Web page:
The primary contributory factors of Filipino nationalism were the economic concerns of the Filipino people, the educational practices introduced by the Spaniards that gave Filipinos an awareness of European history and the secularization of the parishes, which pushed people towards the idea of revolution. All of these factors combined to create a strong nationalist sentiment that was felt by many Filipino people.Continue Reading
In a historic sense, Filipino nationalism is usually referred to by historians as the period during the early 1800s when the people of the Philippines finally decided to aggressively push for independence from Spain following more than two centuries of European rule.
Ultimately, three primary factors led to the Philippine Revolution of 1896:
All three factors, combined with several large propaganda campaigns, inevitably led to the Philippine Revolution in 1896.Learn more about Southeast Asia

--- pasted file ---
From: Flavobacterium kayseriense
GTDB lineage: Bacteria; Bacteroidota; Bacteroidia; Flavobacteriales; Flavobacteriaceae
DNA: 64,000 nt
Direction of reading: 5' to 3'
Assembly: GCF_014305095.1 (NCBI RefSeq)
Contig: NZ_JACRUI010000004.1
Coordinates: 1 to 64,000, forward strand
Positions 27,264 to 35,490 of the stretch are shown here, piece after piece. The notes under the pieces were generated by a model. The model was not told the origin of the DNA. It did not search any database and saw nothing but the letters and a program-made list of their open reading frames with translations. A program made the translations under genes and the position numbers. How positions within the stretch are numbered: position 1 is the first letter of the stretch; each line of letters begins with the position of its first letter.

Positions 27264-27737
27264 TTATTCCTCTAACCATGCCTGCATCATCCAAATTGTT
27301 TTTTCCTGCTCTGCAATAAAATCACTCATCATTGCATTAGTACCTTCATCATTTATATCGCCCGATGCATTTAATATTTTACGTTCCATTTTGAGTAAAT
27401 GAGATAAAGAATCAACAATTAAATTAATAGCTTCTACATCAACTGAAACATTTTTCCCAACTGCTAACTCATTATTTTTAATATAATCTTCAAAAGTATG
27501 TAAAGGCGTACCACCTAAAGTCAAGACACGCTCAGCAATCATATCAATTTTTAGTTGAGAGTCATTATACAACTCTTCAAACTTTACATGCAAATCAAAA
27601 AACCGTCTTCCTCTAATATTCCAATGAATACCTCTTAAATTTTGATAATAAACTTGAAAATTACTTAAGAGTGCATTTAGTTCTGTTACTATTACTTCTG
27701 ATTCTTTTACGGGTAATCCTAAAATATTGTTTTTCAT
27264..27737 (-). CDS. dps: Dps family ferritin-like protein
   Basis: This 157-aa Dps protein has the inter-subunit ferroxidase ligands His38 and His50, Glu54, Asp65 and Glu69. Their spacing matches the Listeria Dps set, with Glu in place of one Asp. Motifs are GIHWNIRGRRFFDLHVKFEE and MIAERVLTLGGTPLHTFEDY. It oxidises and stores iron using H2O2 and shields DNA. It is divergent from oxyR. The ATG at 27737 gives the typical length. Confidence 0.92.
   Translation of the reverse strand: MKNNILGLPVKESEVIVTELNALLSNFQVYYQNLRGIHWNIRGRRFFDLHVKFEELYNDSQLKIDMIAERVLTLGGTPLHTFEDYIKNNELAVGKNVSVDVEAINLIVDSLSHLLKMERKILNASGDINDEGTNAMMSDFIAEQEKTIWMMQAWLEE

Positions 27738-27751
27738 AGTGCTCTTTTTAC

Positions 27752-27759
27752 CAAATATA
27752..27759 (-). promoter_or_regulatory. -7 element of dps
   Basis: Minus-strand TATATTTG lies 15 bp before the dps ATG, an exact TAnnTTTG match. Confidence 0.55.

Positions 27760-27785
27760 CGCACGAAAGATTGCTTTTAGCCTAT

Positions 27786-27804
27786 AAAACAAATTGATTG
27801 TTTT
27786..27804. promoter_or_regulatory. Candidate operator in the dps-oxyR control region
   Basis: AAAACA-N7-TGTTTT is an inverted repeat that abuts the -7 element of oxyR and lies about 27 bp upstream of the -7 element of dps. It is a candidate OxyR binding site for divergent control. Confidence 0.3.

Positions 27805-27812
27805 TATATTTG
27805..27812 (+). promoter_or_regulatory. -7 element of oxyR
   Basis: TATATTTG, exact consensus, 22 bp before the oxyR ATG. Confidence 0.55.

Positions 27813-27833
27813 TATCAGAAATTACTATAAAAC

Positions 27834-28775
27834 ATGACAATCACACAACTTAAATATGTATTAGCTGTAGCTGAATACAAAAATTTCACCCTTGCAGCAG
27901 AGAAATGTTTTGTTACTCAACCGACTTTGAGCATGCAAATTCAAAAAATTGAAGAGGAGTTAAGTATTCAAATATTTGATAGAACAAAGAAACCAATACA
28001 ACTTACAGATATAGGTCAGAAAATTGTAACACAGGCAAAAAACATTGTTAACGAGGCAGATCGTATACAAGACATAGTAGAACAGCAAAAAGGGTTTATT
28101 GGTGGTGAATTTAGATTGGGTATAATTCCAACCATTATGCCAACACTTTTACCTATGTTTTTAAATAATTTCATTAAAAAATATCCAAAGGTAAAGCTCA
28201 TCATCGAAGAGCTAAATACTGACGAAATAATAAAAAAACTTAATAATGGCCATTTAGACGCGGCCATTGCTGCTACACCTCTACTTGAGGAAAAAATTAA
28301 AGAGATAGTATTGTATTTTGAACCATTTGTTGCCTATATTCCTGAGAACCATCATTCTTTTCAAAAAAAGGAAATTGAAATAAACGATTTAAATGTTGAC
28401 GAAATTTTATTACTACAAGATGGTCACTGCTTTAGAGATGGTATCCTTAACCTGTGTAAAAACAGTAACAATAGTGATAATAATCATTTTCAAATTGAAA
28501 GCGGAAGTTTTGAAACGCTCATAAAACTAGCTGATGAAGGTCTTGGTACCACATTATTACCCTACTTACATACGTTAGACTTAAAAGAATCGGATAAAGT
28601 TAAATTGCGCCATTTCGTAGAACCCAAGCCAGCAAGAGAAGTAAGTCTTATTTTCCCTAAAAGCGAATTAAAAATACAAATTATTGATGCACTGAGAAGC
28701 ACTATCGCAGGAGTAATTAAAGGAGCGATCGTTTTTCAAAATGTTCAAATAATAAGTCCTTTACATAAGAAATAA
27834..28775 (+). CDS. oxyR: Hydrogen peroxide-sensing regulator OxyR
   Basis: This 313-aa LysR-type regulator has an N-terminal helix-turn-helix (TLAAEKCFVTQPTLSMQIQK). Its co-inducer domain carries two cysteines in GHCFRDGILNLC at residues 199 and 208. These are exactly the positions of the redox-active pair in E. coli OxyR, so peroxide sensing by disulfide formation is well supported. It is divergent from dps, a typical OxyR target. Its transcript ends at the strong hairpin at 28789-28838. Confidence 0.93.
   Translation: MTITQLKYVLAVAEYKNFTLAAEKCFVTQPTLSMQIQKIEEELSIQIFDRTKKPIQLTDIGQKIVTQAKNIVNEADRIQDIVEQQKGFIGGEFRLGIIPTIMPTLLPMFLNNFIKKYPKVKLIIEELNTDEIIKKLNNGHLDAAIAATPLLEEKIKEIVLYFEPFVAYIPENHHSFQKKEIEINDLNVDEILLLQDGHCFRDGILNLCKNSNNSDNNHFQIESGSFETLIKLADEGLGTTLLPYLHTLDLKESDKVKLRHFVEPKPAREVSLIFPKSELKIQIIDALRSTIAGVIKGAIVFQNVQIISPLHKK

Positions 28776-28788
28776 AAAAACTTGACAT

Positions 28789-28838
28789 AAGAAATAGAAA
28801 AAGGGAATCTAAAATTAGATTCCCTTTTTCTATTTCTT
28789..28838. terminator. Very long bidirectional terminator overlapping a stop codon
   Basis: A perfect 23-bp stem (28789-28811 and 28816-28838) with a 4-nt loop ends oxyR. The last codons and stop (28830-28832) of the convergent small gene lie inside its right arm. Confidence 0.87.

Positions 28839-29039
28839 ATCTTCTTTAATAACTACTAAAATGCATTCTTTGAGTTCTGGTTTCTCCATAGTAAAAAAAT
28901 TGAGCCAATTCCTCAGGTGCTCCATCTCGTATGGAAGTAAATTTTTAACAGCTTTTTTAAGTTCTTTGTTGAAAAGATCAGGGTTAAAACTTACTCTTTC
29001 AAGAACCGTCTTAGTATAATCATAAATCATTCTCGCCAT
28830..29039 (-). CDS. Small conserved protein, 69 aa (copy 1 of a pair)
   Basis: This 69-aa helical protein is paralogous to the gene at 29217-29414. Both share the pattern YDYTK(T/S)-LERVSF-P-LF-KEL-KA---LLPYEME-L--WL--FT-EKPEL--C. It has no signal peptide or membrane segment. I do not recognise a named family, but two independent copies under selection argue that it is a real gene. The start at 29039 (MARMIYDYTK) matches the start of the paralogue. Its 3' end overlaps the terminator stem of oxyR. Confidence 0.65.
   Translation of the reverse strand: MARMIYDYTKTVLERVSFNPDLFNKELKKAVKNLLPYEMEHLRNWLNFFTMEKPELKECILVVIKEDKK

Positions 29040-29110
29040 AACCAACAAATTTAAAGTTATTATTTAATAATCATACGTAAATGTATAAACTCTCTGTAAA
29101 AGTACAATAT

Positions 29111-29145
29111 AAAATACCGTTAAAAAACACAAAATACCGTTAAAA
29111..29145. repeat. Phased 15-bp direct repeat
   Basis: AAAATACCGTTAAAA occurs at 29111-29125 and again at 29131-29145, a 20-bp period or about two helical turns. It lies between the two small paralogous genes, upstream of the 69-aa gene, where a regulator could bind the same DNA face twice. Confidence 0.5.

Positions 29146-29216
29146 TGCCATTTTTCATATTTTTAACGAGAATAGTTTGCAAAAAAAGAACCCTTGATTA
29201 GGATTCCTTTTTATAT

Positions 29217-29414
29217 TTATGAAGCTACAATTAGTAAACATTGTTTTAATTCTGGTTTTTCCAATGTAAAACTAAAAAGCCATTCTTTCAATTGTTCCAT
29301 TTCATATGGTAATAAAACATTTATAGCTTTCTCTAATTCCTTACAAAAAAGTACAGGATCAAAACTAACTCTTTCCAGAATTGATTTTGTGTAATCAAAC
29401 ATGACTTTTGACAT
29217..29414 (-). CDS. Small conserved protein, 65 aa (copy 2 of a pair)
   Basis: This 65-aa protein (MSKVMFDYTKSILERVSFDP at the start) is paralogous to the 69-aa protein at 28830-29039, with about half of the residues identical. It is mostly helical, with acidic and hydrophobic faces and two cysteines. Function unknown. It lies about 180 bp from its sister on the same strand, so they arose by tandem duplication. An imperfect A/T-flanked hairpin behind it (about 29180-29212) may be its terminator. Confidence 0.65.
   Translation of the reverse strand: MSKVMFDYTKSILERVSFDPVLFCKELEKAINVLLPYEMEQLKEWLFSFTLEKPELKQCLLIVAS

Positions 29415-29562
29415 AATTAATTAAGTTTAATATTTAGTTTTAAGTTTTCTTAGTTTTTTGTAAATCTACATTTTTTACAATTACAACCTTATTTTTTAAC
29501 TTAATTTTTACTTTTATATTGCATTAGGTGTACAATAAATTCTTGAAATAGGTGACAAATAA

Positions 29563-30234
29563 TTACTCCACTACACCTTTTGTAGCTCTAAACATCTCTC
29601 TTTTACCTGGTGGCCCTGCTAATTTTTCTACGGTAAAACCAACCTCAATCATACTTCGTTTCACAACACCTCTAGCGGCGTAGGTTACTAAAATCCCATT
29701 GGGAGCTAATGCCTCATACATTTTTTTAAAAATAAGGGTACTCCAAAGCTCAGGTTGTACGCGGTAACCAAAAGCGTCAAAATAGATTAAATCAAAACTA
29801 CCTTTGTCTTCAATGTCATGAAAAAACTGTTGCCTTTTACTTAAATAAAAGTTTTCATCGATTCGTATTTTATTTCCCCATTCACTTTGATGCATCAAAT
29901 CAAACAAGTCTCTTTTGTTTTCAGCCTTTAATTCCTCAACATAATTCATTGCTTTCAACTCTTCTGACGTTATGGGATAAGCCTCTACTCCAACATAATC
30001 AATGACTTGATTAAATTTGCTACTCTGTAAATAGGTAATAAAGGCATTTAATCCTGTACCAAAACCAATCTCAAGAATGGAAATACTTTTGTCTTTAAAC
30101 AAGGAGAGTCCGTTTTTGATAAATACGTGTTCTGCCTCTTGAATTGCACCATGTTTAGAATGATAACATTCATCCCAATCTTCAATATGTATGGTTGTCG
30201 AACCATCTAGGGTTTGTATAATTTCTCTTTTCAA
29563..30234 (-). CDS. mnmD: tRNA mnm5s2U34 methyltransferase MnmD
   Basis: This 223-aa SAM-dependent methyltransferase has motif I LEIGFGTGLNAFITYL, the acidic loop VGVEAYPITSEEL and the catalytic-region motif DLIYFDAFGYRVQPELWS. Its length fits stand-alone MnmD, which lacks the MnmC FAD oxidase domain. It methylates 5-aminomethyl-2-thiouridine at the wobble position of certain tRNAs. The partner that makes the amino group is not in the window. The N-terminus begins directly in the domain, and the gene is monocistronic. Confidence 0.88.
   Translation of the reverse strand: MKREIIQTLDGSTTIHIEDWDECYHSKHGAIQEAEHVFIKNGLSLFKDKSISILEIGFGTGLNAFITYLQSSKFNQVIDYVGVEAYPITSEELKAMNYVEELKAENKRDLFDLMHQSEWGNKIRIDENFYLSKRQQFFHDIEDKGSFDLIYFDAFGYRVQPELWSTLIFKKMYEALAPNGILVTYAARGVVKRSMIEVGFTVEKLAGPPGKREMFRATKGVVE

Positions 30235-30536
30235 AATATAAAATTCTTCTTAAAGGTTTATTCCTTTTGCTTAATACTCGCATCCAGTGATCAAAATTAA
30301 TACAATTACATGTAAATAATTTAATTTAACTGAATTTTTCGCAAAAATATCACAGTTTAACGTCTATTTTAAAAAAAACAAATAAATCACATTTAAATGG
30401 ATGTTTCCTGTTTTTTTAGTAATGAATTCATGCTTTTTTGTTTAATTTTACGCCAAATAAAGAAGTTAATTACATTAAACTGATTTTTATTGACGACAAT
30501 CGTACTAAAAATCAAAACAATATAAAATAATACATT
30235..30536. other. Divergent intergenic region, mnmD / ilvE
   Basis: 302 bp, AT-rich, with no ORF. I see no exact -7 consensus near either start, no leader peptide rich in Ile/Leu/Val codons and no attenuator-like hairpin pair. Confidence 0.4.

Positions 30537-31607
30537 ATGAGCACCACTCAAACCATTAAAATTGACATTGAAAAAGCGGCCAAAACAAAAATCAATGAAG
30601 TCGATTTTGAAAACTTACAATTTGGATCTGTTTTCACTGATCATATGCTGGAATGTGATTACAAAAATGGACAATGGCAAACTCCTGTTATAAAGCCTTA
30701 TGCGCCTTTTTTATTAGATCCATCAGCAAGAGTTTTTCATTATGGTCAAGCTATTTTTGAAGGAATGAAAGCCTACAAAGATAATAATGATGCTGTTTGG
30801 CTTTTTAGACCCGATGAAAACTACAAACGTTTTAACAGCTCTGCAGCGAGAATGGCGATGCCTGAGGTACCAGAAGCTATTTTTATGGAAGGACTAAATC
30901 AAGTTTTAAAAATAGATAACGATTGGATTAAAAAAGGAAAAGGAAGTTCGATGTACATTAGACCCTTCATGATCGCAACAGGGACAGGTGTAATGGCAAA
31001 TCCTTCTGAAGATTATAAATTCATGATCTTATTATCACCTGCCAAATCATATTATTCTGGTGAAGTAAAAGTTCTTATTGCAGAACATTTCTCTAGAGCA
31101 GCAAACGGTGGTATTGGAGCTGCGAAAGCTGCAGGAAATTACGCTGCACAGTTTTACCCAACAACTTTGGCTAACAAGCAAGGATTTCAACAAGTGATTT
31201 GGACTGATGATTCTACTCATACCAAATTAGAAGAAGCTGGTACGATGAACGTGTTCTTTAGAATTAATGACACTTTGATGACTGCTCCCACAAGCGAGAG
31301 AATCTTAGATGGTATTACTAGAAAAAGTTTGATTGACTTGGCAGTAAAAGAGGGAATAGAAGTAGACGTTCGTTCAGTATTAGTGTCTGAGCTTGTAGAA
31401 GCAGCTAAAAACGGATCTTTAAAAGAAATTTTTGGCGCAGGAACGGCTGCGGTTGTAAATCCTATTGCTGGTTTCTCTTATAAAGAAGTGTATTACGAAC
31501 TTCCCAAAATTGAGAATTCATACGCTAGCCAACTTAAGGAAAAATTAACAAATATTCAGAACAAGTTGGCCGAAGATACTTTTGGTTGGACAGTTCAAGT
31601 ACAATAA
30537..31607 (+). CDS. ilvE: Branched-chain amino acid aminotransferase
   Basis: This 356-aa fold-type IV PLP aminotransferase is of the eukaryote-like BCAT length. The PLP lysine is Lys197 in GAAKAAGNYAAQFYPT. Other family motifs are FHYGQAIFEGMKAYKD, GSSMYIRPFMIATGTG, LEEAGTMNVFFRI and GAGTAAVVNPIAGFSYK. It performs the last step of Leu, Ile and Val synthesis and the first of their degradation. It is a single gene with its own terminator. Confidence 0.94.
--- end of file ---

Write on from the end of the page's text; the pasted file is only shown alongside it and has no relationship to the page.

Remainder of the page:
In 1939, Siam had its name changed to Thailand by the Fascist leader Field Marshal Plaek Pibulsonggram out of nationalism and, some believe, racism. The name means "Land of the Free" and reflects the fact that it is the only country in Southeast Asia that was never colonized. It was known as Siam from 1945-1949 and then was renamed to Thailand again in 1949.Full Answer >
Mount Mayon, also known as Mayon Volcano, is an active volcano located in the southeast of the Filipino island of Luzon. The volcano has a height of 8,077 feet and a base that is 80 miles in circumference.Full Answer >
Hospitality is a trait displayed by every Filipino, characterized by heart-warming generosity and friendliness exhibited to foreigners and locals alike. Filipinos receive guests, even strangers, in a warm and pleasant way, often going out of their way to make the visitor comfortable. It is a trait not confined to the upper class and can be found among the poorest members of society.Full Answer >
The Filipino Revolts were caused by resentment against Spanish colonial power and by the spread of revolutionary ideas from Europe in the wake of the building of the Suez Canal. These and other factors contributed to the outbreak of several subsequent revolutions in the 19th century which finally resolved at the beginning of the 20th century.Full Answer >